The most obvious example of inequality or mistreatment of women is Chuyia’s situation of becoming a bride and soon after a widow at age eight. By becoming a widow she is forced into the ashram and into isolation from the rest of society. This is a situation that is common in India due to the fact that tradition dictates “a woman is recognized as a person only when she is one with her husband” (Sidhwa 14). It shows that society views women as worthless unless they are under the control and service of a man. Furthermore, this tradition means that women are married off as soon as possible as to secure their future and purpose in life, while men are able to wait longer to marry. In Indian culture, men are worth more than women, and the novel shows this fact by contrasting Chuyia’s marriage situation with Narayan’s situation. Chuyia has no say in who she must marry because she is female, and her marriage is entirely dependent on her father, who marries off six-year-old Chuyia to a forty year old man. Even though Chuyia’s mother tries to stop the marriage a...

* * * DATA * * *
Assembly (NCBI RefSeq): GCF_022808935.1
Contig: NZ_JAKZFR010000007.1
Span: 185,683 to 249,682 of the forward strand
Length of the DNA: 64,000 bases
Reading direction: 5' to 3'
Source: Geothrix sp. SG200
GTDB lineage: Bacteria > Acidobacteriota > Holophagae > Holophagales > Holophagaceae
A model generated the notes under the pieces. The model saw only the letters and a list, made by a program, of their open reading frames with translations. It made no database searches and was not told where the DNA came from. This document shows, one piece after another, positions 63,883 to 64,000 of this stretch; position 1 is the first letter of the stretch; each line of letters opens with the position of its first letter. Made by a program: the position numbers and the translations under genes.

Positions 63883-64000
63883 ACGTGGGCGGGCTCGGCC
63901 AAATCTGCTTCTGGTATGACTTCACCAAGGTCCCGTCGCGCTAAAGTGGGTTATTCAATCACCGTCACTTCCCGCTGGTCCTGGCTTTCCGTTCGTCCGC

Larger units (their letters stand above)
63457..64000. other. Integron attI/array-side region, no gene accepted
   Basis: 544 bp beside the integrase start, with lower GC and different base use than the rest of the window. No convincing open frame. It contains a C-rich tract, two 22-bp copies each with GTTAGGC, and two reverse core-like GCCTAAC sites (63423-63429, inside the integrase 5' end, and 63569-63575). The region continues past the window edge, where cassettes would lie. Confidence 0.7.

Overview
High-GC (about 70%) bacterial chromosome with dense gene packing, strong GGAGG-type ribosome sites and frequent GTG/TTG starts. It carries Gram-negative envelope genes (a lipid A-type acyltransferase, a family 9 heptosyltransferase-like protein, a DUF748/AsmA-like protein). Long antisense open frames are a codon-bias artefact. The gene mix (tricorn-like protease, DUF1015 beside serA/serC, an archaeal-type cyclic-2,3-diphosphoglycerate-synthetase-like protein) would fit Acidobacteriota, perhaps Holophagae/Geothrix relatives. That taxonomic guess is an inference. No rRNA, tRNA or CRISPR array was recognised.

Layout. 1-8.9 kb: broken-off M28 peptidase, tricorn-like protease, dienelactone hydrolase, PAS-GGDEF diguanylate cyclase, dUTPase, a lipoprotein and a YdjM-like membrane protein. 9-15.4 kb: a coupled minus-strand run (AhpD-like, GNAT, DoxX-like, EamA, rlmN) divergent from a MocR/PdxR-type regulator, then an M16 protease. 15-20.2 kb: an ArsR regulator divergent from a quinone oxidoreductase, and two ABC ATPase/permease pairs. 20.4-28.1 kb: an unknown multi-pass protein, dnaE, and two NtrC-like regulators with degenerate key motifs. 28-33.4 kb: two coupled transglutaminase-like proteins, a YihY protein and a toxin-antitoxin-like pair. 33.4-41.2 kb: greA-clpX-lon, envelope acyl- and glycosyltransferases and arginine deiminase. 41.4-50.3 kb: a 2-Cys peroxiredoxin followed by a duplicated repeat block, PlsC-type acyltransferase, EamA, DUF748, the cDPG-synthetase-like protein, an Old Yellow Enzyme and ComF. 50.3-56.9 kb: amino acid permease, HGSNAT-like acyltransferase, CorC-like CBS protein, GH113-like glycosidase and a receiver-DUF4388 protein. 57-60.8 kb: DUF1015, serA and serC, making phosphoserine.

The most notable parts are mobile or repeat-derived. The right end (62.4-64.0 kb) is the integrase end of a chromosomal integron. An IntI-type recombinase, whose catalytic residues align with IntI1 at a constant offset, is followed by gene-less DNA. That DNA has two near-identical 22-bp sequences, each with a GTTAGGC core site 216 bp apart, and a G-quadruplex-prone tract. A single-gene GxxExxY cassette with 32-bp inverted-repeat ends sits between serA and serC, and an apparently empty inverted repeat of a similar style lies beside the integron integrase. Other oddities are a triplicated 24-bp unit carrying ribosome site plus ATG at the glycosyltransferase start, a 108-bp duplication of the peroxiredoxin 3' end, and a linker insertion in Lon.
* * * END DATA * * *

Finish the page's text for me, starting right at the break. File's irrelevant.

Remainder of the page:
... middle of paper ...
...t “By drifting almost unnoticeably from the commonplace to the horrific, Water implicates the reader” (Jaiarjun). It does more than rant about a feminist agenda; it calls the readers to action by deeply involving them first-hand in the atrocities that are taking place against women.
Arora, Kamal, Saydia Kamal, and Usamah Ahmad. "Water: Drenched in colonial benevolence." Seven Oaks. 05 Oct 2005. Web. 13 Apr 2010.
Seton, Nora. "Honoring the abandoned." Houston Chronicle (2006). Web. 5 Apr 2010.
Sidhwa, Bapsi. Water. Toronto, Canada: Key Porter Books Limited, 2006. Print.
Singh, Jaiarjun. "Whirlpools on the Ghats." Indian Express (2006). Web. 5 Apr 2010.
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